Azzarello and Chiang's Wonder Woman has been praised for putting forth an epic, cohesive and narratively self-contained superhero drama with flourishes of the urban fantasy that once defined DC's Vertigo imprint, but has also been criticized for the changes it made to Wonder Woman's core myth. What's not in dispute is that the pair have created the most memorable and talked about Wonder Woman story in years -- maybe in decades -- and to mark the conclusion of their work, we caught up with Chiang and Azzarello to look back at their run and talk about their novel take on the feminist icon.
jared k fletcher
Creators Scott Snyder and Sean Murphy's mind-bending, centuries-spanning Vertigo Comics horror/sci-fi series The Wake comes to an end today, and it has covered a lot of ground in its 10 issues -- which is quite an accomplishment for a book that takes place in a world almost entirely covered by water.
A mix of horror and mythology spanning three different time periods, The Wake features a group of scientists, led by Dr. Lee Archer, attempting to uncover the secrets of a vicious Merman-like creature captured by the U.S. government. As Dr. Archer and her team do their best to discover the truth, the creature -- with the ability to invade their thoughts, granting them each what they believe to be their heart's desires -- has other plans. The creature unlocks many of mankind's myths of the sea -- and, consequently, itself -- and propels a wild-eyed, high adventure narrative that traverses centuries and brings in monsters, pirates, super-science, post-apocalyptic cultures and some of the most haunting psychological horror Vertigo's published in years.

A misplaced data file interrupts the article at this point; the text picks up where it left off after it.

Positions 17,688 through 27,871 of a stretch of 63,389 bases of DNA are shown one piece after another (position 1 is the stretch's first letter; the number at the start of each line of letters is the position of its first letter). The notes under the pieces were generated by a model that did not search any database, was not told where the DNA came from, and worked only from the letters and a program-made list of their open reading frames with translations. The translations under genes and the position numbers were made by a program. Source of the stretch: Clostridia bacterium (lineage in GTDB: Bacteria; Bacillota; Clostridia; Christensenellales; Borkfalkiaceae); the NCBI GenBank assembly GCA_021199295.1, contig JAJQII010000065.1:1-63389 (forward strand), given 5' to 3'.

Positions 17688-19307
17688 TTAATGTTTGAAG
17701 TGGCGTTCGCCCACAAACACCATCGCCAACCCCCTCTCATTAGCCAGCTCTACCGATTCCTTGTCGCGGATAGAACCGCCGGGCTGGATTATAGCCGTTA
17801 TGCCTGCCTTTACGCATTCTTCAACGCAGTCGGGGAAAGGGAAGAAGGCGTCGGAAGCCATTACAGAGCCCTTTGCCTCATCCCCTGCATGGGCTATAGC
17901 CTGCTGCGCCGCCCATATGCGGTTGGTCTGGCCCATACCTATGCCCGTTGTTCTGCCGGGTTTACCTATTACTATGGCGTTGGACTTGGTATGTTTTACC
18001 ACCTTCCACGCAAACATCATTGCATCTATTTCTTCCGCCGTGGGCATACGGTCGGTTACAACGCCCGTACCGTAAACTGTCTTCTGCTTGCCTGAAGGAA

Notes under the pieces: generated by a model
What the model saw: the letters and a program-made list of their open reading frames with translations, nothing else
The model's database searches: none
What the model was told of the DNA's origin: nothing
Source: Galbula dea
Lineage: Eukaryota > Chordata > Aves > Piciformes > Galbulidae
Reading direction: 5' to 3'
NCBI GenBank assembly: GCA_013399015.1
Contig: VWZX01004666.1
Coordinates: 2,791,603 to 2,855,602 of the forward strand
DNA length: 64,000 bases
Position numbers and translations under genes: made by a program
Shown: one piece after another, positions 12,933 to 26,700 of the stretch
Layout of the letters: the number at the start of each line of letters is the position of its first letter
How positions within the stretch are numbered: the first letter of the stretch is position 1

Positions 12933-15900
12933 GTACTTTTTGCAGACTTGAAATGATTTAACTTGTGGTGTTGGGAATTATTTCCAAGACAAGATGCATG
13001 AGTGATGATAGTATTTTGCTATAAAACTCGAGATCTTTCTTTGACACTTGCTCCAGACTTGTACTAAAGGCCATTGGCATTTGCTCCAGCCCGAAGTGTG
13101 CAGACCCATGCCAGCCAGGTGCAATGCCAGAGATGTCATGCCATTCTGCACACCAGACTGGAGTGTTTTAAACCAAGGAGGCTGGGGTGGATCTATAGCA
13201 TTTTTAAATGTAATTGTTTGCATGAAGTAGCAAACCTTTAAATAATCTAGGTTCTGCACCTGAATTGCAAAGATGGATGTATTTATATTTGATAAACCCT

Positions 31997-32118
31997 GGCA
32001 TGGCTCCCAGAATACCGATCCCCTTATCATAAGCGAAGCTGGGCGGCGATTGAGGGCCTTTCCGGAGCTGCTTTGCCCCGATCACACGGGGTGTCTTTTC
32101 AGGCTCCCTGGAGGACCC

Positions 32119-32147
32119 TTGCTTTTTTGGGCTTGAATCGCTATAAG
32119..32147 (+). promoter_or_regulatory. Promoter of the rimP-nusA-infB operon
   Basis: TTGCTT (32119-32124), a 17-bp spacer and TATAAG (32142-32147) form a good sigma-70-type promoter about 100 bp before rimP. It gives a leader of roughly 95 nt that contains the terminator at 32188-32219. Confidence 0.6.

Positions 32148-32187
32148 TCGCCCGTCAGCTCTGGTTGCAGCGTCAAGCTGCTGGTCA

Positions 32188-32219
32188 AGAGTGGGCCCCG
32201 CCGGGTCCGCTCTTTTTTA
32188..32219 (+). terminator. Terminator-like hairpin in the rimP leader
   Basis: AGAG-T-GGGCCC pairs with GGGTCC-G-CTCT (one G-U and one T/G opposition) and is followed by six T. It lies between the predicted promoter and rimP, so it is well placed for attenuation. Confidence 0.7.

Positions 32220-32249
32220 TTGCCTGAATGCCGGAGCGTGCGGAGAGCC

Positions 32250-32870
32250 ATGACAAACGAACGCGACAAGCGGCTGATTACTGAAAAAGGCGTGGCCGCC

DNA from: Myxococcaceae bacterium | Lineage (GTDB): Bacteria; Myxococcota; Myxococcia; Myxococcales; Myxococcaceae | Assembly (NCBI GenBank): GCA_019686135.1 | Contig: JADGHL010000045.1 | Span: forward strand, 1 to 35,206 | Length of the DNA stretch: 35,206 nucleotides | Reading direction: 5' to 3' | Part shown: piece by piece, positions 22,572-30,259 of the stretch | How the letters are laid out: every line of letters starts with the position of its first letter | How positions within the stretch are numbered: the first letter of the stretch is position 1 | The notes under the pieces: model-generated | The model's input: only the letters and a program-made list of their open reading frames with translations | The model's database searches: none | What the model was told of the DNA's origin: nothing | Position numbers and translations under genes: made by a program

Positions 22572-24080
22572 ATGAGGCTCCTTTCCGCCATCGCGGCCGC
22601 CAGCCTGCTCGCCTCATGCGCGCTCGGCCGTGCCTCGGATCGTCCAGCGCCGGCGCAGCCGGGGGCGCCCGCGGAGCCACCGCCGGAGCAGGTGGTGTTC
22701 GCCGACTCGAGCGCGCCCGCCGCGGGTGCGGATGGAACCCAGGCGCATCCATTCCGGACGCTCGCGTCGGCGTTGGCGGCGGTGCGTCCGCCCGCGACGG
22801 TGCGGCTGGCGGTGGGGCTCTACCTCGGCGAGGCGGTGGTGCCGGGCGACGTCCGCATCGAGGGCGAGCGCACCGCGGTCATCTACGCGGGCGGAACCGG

Throughout, the Eisner-winning series has taken the emotional, intellectual and philosophical and made them manifest on the page with some highly innovative and bold storytelling techniques, such as when, after five issues of following Dr. Lee's adventure, the book jumps hundreds of years into the future to focus on a new protagonist and her cybernetic dolphin. The final issue takes that approach to a whole other level, telling a creation myth while providing closure for the characters. It's quite an accomplishment, and we talked with Snyder and Murphy about how they pulled it off.
WARNING: Issue #10 spoilers ahead.
Mutants, monsters and warriors adorn our pick of the best covers of January 2014 as Best Comic Book Covers Ever returns. Check out amazing work from Kris Anka and Jared K. Fletcher, Darwyn Cooke, Wes Craig, Rafael Albuequerque and more. We'll even throw in an explosion. Boom! (That wasn't the explosion. We're just excited.)